The Employee Retention Tax Credit (ERTC) is a refundable tax credit that is available to employers that have been affected by the COVID-19 pandemic. The credit can potentially be used to offset up to 50% of qualified wages that are paid by eligible employers.
In order to qualify for the ERTC, employers must meet certain eligibility criteria. To qualify, employers must have experienced either a full or partial suspension of their business or had gross receipts fall below 50 percent relative to the same quarter in the previous year. In addition, only those employers whose revenues did not exceed $10 million in the 2019 calendar year are eligible for the ERTC.
Qualified wages for employees making more than $10,000 will generate a $5,000 tax credit per employee each quarter and those making less than $10,000 can generate up to $7,000 per employee each quarter. However, there are exceptions for small businesses – if one has fewer than 100 employees full-time and part-time combined – they can receive qualified wages up to what they paid in 2019 on all their employees regardless of whether they worked at any time during 2020 or 2021; otherwise an actual payroll amount would determine their qualifications per employee per quarter themselves.
Additionally, it’s important for eligible employers to note that seasonal workers who work for 120 days or less during 2021 cannot qualify as an ‘eligible employee’ for the purposes of this program. Only full and part-time employees who worked throughout 2020 and 2021 would be eligible when claiming this tax credit. Employers seeking assistance should be sure to review all requirements thoroughly before filing in order ensure compliance with qualification regulations set forth by the IRS.
What are the qualifications for the Employee Retention Tax Credit?
The Employee Retention Tax Credit (ERTC) is a refundable tax credit for employers that retain employees and continue to pay them, even when operations are partially or fully suspended due to COVID-19 related shutdowns. Employers of all sizes are eligible for the ERTC, whether they have or have not received benefits from other coronavirus-response programs like the Paycheck Protection Program (PPP).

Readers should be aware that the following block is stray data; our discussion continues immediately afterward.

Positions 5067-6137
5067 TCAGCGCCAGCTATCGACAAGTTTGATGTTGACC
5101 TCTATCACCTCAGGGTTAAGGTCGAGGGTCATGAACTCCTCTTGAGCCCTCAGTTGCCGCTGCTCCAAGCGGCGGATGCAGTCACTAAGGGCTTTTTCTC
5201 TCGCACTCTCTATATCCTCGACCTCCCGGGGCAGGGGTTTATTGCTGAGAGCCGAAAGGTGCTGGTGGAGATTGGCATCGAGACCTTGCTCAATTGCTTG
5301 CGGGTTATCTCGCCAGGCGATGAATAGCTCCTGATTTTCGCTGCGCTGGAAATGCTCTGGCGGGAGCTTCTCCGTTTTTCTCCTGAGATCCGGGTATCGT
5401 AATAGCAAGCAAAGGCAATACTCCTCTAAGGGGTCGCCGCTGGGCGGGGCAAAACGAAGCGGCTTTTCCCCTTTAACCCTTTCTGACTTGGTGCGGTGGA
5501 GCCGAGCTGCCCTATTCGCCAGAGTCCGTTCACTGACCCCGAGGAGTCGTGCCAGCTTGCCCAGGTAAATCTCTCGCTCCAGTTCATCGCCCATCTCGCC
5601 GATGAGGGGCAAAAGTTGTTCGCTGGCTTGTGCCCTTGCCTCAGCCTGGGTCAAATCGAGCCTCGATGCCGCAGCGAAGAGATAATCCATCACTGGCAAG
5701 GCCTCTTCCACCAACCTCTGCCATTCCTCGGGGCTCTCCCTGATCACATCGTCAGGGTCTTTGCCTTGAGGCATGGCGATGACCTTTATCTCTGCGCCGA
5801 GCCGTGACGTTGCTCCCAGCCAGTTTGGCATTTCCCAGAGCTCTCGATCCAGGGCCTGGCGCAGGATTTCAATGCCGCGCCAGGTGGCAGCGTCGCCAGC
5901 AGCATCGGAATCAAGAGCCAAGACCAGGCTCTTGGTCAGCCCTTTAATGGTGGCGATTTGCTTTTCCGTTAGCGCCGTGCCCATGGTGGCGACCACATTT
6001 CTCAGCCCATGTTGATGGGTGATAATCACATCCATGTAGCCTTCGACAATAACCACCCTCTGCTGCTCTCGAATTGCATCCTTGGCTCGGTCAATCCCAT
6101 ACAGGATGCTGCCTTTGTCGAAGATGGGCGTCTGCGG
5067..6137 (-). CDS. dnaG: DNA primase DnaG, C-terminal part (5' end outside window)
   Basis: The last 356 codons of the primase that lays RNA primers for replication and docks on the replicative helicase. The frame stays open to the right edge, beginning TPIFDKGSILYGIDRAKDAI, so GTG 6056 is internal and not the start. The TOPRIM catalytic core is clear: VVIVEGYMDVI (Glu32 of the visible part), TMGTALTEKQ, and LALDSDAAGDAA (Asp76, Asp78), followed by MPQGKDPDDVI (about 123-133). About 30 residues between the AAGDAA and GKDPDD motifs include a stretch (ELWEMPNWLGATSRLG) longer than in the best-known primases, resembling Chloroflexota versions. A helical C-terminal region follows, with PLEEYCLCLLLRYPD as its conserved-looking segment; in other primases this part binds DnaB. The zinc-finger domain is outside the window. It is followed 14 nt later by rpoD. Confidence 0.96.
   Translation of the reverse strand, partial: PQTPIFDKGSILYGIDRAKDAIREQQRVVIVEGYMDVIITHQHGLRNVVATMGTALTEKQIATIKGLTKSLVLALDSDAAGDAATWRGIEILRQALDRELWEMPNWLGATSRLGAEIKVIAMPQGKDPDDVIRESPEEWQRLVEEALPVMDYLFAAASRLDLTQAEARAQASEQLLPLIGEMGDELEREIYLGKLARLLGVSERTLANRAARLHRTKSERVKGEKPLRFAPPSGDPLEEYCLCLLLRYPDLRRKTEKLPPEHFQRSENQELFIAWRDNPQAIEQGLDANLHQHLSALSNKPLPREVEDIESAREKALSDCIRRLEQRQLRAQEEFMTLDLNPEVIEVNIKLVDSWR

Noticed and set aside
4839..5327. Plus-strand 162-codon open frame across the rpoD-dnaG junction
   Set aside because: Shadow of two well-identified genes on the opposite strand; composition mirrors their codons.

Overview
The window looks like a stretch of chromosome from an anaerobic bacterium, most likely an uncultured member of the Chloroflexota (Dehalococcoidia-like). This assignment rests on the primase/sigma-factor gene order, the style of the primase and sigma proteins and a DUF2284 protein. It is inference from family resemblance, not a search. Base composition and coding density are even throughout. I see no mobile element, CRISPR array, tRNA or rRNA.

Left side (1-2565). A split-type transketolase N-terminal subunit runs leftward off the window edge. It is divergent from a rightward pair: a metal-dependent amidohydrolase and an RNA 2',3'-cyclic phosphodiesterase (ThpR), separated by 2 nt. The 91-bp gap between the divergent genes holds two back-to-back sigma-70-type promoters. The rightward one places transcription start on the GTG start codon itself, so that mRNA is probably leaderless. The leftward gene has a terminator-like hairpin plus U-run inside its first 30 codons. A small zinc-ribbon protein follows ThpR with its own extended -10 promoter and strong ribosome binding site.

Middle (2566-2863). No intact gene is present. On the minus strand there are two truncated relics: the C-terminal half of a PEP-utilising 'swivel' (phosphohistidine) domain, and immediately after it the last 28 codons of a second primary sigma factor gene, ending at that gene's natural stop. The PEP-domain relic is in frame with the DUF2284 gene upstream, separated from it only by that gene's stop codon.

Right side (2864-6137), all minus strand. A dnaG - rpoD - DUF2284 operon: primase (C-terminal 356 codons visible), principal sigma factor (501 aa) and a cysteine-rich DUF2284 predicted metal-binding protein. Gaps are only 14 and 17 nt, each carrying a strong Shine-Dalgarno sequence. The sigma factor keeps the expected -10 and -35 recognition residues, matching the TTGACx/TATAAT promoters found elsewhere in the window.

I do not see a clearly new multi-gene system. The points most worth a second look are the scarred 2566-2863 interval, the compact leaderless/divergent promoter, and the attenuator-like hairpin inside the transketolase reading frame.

To qualify for the ERTC, an employer must meet these two requirements:
- Have carried on a business in calendar year 2020
- Experienced either a full or partial suspension of operations during calendar year 2020 due to orders from an appropriate governmental authority limiting commerce, travel, or group meetings due to COVID-19
In addition to the two criteria above, employers must also meet one of two additional criteria depending on their total average number of employees in 2019. It should be noted that businesses that begin operations after February 15th, 2020 do not qualify for this credit.
- Employer with 100 or fewer full-time employees: The employer must pay eligible employees up to $10,000 total in qualified wages per employee between March 13th and December 31st of 2020.
- Employers with more than 100 full time employees: The employer must pay eligible employees their salary at least 50 percent less than normal between March 13th and December 31st of 2020.
It is important for employers to note that the ERTC is calculated based on wages paid beginning after March 12th and is available until December 31st of 2021. Furthermore, eligible wages cannot be taken into account both for this credit as well as other relief provisions such as those outlined in section 139E of Internal Revenue Code – Emergency Paid Sick Leave Act and Emergency Family Medical Leave Expansion Act.
Calculating the Employee Retention Tax Credit
In 2021, the Employee Retention Tax Credit can be a huge help to businesses who have gone through financial hardship due to the pandemic. This tax credit can be claimed by eligible employers and can help provide relief to oftentimes-strained business budgets.
To determine if a business qualifies for the Employee Retention Tax Credit, and how much they are eligible for, it is important to understand how it is calculated:
How do I calculate the Employee Retention Tax Credit?
The Employee Retention Tax Credit (ERTC) offers a refundable tax credit to employers in 2021 and up to March of 2022. To be eligible, businesses, nonprofit organizations, and governmental entities must meet certain criteria regarding revenue losses and employee pay during 2020. Employers who qualify can receive a refundable credit equal to 70% of their employee’s wages up to a maximum of $10,000 per employee or $50 million in total credits.
To calculate the amount of owner-employee payroll taxes that may be eligible for the ERTC:
- Start with the employee’s wages from 2020 or 2021 (if the employer elected Carryback Election Option).